Shure SM7B, PreSonus AudioBox interface, DW Fearn VT-1 Preamp, PreSonus Studio One, Audacity, Korg Triton, VSTi by Toontrack and Native Instruments, plugins by Eventide, Lexicon, Plugin Alliance, PreSonus, Waves, and Sanford Sound Design, PreSonus HP4 headphone amp, Audio-Technica ATH-M50x and Sony MDR-V6 headphones, PreSonus Eris E5 monitors and Behritone 50A reference monitors.
“You’re a Long Gone Woman” is a male vocal blues track. Leo Valentino engineered and co-produced it with Mark Minassian. Mark handled the lead and background vocals, electric guitars and bass guitar, John Mikowychok played organ, horns, wrote the horn arrangement and sang background vocals. Tony D’Addono played lead electric guitar, Carolyn Asti sang background vocals, and Mark Minassian and Leo Valentino did the drum sequencing. The entire band shares the writing credits.
Reviewed By Marty Peters
This is a fantastic group effort that harkens back to the legendary sounds of the late 60’s group The Electric Flag. The band has achieved a roomy, open sound on the recording thanks to judicious panning and frequency control. Starting with the rhythm section, the programmed drum arrangement is basic, but Mark and Leo chose quality tones, particularly the snappy kick drum. The bass is well recorded and holds things down nicely. The vocals are equally well tracked; the Shure SM7B has become a go-to mic for many of us, and with good reason! [check out the review in last month’s issue] While we dig John’s horn arrangement, the horns’ placement in the mix minimizes the impact, resulting in a rather small footprint to our ears. However, the Kong Triton-derived faux Hammond organ has a very convincing sound. In this case, its right-center position seems to ideally suit the mix. The star of the show is Tony’s fantastic electric lead guitar. Killer tone, and what a performance! In our decades at the helm of this column, we’ve rarely heard a better pure blues combination. Tony is obviously a student of the genre, and his talent shines throughout the track—Mike Bloomfield would be proud! Kudos to Leo for capturing and presenting the guitar in such a pristine manner—it’s a beautiful thing.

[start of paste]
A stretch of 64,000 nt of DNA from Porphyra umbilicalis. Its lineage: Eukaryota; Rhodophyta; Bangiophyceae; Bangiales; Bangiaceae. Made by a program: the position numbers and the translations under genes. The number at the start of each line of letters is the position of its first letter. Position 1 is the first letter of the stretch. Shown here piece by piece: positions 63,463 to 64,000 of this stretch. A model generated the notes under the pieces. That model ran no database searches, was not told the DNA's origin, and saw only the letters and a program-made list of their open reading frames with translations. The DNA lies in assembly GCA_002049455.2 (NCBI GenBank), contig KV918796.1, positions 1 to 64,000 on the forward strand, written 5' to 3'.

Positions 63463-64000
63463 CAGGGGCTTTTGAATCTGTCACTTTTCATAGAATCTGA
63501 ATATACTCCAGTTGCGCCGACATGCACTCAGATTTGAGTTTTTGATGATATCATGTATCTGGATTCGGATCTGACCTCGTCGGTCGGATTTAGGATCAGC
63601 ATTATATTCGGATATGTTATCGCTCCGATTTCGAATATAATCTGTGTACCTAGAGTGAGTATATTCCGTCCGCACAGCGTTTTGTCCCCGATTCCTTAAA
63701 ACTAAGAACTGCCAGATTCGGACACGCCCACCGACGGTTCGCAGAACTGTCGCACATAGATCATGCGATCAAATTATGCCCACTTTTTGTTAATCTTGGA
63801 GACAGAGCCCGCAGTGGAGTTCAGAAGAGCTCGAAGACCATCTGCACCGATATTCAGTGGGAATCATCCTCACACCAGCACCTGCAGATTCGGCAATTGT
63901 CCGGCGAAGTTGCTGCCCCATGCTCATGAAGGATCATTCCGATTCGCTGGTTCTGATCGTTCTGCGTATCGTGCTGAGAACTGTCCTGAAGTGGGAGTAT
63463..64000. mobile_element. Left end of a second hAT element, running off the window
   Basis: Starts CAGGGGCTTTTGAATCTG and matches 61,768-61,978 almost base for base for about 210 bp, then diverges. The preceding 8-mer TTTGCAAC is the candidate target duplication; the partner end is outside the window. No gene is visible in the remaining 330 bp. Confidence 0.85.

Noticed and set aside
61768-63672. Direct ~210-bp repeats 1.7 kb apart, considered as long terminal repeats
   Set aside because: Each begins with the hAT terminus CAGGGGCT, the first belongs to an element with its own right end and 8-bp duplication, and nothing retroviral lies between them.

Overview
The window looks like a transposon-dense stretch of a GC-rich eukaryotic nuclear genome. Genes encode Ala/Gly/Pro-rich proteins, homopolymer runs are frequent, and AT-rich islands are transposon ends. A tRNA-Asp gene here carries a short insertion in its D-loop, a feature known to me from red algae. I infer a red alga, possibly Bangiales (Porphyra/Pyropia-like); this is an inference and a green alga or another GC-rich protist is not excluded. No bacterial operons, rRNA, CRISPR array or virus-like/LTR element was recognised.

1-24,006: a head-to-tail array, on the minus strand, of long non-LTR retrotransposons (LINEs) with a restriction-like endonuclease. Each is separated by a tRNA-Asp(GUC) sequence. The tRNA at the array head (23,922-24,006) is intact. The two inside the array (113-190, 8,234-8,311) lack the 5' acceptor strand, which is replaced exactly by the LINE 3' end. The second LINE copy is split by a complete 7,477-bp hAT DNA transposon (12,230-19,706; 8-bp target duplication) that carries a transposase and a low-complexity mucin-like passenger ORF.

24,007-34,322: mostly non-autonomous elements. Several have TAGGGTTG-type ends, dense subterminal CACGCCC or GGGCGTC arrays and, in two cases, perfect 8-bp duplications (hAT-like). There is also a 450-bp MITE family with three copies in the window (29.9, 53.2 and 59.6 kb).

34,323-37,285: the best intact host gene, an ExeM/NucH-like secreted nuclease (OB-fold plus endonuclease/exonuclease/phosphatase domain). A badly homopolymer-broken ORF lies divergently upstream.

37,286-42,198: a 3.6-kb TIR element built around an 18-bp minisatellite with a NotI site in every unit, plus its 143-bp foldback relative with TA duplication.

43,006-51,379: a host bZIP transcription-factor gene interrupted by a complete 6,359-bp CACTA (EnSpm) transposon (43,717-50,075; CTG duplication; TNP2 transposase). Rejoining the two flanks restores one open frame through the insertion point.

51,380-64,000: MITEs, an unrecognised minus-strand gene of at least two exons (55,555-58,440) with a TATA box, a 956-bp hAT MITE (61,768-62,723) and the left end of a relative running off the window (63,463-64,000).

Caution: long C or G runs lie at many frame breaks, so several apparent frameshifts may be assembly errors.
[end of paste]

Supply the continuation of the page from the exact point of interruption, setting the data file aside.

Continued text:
Not a lot to complain about here—things are certainly on the plus side of the margin. That said, we’d love to hear the energy that a live drummer could bring to the proceedings, and though it may be a matter of taste, we would urge Leo to experiment with the placement of the horn section to give it more width in the stereo field.
Solid effort all around.
Mark Minassian, email@example.com